The Search for Smilin' Ed
written by Kim Deitch
Eisner Award winner Kim Deitch has been weaving a complex universe of ghosts, aliens, demons, puppets, spiritual leaders, and complicated animal characters for over 40 years, and in the tradition of Vonnegut, Deitch occasionally places himself in the middle of his own madness. If that sounds a bit meta, that’s only the barest tip of the squirmy, lascivious iceberg that Deitch has planned for you.
Deitch, who has a love of all things obscure, set out on a real-life mission to find out more about a barely remembered TV show that he’d seen as a kid, starring one Smilin’ Ed. Not long into this autobiographical exploration, demons start hanging around outside of bookshops and getting sucked into TV studios that don’t exist anymore. While all of this ties into the mystery of discovering the history of Smilin’ Ed, it makes the curious presupposition that the truth about Ed’s obscurity is entirely due to supernatural means, rather than a more practical alternative. It also supposes that Deitch himself is not writing the story, but illustrating mysterious pages that come to him over the internet, and if that’s not confusing enough, I’m sure there are other little intellectual knives in there that will be thrown dangerously close to your head as you read through.
The story about Ed is so complex and convincing that I was actually unconvinced that Smilin’ Ed was ever a real TV personality. The lines between fiction and fact are so effectively blurred and made bizarre that I still retain a bit of paranoia and doubt about the veracity of any evidence that Smilin’ Ed was ever on TV, even after watching a grainy YouTube clip or two. The ideas that Deitch describes about the genesis of Ed’s show are alarming and hilarious, and no matter how surreal, still infectious.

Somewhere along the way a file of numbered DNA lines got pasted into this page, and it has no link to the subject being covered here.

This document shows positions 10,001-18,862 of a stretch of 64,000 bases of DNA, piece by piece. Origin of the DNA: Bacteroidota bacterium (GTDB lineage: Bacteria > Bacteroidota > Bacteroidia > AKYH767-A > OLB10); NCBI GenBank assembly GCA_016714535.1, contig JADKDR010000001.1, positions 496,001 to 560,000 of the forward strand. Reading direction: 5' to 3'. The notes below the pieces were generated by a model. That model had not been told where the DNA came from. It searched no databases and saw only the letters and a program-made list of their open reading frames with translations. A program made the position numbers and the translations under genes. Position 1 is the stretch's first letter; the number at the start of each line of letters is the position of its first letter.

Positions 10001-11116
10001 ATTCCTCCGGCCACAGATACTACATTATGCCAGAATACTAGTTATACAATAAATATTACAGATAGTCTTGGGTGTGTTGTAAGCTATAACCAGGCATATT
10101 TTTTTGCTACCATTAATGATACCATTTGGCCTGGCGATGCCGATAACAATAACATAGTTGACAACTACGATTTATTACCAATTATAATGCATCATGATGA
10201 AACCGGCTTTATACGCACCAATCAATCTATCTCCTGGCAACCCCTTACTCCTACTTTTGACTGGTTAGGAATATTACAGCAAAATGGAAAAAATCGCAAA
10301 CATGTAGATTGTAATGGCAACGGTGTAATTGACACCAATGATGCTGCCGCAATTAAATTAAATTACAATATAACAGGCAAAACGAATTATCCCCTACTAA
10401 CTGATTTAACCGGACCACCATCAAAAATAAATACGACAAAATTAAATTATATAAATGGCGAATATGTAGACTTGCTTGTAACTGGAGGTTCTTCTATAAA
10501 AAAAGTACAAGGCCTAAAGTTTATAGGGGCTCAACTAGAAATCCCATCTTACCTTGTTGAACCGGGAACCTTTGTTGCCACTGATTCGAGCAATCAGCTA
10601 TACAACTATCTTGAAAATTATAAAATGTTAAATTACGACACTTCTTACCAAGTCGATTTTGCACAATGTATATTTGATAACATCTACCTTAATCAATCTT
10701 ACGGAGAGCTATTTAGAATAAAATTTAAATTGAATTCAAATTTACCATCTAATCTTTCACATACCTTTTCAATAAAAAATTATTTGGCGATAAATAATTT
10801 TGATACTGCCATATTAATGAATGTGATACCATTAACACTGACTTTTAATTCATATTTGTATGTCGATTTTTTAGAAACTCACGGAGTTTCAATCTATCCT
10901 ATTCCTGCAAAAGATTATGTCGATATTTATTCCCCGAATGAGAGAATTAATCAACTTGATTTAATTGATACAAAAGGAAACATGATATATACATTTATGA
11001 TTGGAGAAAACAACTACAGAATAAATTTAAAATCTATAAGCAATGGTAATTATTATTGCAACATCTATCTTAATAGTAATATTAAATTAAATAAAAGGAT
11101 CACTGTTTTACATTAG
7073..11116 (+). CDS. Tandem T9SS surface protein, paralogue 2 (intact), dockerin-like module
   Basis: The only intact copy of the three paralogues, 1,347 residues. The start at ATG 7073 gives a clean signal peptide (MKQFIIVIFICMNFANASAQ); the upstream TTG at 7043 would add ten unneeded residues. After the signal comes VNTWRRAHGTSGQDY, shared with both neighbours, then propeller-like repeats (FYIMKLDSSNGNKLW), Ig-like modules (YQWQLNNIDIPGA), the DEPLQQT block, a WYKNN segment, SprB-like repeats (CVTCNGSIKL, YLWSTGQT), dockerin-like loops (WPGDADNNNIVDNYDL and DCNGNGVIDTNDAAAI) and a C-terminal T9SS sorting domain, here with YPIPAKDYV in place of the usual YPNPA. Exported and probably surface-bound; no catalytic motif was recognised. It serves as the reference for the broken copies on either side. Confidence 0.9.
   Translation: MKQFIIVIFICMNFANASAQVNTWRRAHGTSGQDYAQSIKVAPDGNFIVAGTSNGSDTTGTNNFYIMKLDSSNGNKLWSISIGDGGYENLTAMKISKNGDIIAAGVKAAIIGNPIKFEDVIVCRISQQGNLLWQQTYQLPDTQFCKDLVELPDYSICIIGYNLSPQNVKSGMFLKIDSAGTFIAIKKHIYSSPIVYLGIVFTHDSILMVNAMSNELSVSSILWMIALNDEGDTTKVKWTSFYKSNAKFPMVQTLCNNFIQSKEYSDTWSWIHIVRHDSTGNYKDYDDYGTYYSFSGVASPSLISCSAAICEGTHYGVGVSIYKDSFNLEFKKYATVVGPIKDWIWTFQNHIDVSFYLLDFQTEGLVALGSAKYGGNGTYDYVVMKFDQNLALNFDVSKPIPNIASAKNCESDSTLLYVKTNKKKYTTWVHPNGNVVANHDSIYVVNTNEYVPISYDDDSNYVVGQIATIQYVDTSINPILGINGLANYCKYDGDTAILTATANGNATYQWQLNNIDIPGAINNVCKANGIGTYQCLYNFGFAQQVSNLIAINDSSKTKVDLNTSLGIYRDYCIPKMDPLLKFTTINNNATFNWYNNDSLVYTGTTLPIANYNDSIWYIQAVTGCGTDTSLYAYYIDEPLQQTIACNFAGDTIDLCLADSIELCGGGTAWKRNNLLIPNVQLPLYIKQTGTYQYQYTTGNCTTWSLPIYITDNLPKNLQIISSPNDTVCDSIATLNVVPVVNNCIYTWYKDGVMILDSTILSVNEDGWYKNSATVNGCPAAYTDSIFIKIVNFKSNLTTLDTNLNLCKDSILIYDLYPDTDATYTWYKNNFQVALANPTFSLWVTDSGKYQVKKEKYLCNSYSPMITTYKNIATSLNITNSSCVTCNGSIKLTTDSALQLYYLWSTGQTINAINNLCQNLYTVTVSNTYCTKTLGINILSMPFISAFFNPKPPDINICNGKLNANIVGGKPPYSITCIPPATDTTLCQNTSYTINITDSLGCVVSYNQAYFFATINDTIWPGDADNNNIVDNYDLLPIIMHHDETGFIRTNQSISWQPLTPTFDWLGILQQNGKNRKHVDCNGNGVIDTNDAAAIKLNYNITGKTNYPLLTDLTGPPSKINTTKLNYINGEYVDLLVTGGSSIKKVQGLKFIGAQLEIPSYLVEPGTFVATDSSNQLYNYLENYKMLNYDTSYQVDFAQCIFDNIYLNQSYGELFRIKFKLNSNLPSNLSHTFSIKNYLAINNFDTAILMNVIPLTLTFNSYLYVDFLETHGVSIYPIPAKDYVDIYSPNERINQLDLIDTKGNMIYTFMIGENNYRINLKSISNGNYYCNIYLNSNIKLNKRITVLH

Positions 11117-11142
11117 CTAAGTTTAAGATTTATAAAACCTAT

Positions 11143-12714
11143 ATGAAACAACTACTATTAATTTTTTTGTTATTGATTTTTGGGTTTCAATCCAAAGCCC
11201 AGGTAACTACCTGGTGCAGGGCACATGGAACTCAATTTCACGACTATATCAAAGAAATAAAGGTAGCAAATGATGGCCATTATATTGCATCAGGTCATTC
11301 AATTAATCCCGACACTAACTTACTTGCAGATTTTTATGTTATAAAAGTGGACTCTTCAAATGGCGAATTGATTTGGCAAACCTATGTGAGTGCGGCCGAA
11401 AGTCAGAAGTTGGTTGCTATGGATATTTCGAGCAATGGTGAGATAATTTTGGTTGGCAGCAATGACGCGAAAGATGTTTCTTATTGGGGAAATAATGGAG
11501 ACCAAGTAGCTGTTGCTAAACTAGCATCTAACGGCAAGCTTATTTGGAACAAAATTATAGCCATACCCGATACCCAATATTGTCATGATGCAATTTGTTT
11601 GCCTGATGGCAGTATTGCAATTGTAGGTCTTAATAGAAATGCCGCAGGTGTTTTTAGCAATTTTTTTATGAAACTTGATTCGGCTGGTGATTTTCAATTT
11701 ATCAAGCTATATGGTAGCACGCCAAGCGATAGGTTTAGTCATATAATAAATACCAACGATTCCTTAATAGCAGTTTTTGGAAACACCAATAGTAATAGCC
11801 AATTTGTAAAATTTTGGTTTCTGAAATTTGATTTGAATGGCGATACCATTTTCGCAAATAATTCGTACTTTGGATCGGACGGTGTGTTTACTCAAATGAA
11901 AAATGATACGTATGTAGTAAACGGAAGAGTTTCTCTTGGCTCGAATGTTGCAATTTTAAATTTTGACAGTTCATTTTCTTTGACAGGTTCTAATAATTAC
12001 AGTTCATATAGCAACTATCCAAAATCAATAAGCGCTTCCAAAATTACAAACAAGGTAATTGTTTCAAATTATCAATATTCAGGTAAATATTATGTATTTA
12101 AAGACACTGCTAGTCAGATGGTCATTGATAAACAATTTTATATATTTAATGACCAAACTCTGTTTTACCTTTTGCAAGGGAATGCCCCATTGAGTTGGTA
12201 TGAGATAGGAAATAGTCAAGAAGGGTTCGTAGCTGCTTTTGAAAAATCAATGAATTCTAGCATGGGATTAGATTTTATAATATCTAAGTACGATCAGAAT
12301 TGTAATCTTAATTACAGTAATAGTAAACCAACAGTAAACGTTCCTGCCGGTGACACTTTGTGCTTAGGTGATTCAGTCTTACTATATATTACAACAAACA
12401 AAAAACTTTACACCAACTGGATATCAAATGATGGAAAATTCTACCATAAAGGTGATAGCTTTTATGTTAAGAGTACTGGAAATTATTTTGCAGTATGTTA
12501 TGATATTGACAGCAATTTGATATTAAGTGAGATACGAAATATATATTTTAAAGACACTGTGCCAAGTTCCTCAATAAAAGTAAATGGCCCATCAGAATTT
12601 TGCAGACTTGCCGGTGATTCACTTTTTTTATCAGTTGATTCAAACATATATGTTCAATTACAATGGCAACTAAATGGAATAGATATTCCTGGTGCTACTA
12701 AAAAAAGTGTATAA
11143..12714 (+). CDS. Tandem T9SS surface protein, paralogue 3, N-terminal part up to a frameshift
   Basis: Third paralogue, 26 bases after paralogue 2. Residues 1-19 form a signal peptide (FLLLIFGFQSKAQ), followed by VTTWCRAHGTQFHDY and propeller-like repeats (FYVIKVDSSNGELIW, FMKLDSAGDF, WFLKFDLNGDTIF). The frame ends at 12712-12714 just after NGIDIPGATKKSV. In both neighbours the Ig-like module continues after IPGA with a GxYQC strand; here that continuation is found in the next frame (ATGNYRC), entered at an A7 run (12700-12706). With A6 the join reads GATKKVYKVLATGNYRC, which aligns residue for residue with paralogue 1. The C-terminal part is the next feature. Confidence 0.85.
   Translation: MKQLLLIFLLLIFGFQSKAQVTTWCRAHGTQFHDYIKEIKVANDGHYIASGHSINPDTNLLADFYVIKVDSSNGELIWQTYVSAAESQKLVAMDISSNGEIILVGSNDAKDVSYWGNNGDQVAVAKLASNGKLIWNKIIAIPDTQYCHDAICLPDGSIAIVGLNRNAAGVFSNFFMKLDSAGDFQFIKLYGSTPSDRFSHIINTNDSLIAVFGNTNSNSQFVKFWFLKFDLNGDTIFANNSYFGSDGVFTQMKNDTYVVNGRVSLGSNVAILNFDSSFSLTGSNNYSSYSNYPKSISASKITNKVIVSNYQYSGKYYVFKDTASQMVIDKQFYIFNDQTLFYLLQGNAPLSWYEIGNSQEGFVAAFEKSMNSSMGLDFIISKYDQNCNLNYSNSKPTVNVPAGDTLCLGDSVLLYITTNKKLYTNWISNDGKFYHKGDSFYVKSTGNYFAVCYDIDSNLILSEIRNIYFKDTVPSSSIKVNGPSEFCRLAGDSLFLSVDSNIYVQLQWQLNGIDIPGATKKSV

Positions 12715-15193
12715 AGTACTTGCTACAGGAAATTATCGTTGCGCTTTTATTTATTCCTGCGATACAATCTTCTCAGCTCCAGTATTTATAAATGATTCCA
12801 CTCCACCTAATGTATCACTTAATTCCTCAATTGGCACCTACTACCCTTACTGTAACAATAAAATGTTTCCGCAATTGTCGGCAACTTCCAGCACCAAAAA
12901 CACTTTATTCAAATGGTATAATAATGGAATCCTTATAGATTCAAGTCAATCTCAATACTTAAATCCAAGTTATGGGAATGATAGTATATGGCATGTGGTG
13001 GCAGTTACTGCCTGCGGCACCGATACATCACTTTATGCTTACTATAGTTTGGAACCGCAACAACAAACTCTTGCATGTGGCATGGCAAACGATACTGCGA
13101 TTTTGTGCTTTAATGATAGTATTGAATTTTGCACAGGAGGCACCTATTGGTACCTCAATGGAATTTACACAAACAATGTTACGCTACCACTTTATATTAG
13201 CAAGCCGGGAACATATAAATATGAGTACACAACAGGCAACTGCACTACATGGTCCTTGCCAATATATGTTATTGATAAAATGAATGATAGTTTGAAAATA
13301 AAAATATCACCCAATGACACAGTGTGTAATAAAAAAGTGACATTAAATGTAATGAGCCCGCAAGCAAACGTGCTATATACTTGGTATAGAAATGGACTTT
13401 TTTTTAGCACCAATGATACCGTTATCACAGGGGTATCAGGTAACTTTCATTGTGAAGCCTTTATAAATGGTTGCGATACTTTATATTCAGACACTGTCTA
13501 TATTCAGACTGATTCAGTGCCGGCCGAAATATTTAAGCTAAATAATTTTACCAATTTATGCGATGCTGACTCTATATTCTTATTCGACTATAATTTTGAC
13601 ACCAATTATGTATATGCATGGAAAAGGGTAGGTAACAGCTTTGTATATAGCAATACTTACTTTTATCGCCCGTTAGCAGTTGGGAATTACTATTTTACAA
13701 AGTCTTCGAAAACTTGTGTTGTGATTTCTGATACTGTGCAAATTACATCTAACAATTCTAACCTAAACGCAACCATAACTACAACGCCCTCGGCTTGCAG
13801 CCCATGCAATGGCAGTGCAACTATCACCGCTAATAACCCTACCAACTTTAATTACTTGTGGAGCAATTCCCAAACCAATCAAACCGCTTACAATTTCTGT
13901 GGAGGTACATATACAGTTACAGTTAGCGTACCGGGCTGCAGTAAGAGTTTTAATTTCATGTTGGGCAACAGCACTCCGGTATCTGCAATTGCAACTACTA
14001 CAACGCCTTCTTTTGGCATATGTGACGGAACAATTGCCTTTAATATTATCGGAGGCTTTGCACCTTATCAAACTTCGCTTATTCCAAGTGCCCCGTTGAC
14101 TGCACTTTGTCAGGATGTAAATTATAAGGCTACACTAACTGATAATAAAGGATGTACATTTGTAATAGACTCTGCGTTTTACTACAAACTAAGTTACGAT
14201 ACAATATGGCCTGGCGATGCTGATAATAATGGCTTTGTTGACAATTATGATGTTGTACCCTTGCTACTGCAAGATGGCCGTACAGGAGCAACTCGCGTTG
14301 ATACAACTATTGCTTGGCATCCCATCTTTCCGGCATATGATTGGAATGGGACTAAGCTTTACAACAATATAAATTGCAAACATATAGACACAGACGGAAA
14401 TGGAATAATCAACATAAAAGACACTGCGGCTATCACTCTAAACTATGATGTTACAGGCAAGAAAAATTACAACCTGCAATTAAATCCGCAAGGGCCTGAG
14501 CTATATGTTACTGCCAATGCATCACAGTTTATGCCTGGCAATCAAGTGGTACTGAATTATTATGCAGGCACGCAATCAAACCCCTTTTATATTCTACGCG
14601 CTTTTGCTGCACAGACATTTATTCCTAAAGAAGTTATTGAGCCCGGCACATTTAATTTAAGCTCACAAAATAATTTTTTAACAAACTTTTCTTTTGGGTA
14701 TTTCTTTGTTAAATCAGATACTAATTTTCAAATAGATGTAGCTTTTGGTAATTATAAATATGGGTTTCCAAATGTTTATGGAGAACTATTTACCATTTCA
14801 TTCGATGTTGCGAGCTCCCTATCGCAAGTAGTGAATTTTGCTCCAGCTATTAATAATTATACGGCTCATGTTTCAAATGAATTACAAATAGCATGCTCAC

All of Deitch’s drawings are thick with regimented lines of ink, spreading and hatching in every direction. The images are so dense that it’s amazing they retain the clarity that they do, but it’s an amazing and unexpected study in the principles of positive and negative space. His artwork conjures up impressions of early animated cartoons, which is where Deitch draws a lot of his inspiration, much like the other heralds from the early underground comics scene.
The Search for Smilin’ Ed is a book for an adult collection, as it contains some well-placed profanity and a protagonist demon-cat who is completely nude at all times. Since a good portion of the story involves a very Bosch-like interpretation of Hell, occasionally graphic debauchery is to be expected.
If you’ve read the original appearances of these strips in Zero Zero, note that this compilation also includes an extra series of epilogue strips, essays, and a full color fold-out of the world of Deitch, making it a worthwhile purchase. And ultimately, it’s a really smart comic, too.